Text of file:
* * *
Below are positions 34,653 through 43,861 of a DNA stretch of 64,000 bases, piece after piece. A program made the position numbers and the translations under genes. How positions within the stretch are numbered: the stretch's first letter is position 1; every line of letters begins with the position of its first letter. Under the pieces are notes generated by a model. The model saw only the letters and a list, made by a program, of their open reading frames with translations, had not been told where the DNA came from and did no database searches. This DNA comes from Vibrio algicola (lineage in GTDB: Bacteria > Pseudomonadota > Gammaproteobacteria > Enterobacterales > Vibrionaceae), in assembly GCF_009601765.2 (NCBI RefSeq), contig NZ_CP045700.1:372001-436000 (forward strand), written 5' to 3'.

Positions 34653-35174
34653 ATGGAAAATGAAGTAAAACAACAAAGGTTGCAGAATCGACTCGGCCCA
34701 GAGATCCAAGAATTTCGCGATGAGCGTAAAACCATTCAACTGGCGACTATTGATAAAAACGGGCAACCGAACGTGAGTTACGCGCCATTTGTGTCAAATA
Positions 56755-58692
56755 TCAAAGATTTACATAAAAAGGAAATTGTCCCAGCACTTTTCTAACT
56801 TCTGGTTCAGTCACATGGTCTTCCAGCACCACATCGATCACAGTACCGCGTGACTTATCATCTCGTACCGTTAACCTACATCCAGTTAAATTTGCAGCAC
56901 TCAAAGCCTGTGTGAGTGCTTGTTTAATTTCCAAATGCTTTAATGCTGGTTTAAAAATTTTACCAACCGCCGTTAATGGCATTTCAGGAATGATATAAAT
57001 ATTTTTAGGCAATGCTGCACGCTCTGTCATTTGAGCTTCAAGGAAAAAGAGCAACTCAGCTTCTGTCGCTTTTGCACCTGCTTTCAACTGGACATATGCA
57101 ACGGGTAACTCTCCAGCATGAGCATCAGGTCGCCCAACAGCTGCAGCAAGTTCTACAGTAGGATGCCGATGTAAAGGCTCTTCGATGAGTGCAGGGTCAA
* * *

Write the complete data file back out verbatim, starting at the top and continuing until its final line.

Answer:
Below are positions 34,653 through 43,861 of a DNA stretch of 64,000 bases, piece after piece. A program made the position numbers and the translations under genes. How positions within the stretch are numbered: the stretch's first letter is position 1; every line of letters begins with the position of its first letter. Under the pieces are notes generated by a model. The model saw only the letters and a list, made by a program, of their open reading frames with translations, had not been told where the DNA came from and did no database searches. This DNA comes from Vibrio algicola (lineage in GTDB: Bacteria > Pseudomonadota > Gammaproteobacteria > Enterobacterales > Vibrionaceae), in assembly GCF_009601765.2 (NCBI RefSeq), contig NZ_CP045700.1:372001-436000 (forward strand), written 5' to 3'.

Positions 34653-35174
34653 ATGGAAAATGAAGTAAAACAACAAAGGTTGCAGAATCGACTCGGCCCA
34701 GAGATCCAAGAATTTCGCGATGAGCGTAAAACCATTCAACTGGCGACTATTGATAAAAACGGGCAACCGAACGTGAGTTACGCGCCATTTGTGTCAAATA
Positions 56755-58692
56755 TCAAAGATTTACATAAAAAGGAAATTGTCCCAGCACTTTTCTAACT
56801 TCTGGTTCAGTCACATGGTCTTCCAGCACCACATCGATCACAGTACCGCGTGACTTATCATCTCGTACCGTTAACCTACATCCAGTTAAATTTGCAGCAC
56901 TCAAAGCCTGTGTGAGTGCTTGTTTAATTTCCAAATGCTTTAATGCTGGTTTAAAAATTTTACCAACCGCCGTTAATGGCATTTCAGGAATGATATAAAT
57001 ATTTTTAGGCAATGCTGCACGCTCTGTCATTTGAGCTTCAAGGAAAAAGAGCAACTCAGCTTCTGTCGCTTTTGCACCTGCTTTCAACTGGACATATGCA
57101 ACGGGTAACTCTCCAGCATGAGCATCAGGTCGCCCAACAGCTGCAGCAAGTTCTACAGTAGGATGCCGATGTAAAGGCTCTTCGATGAGTGCAGGGTCAA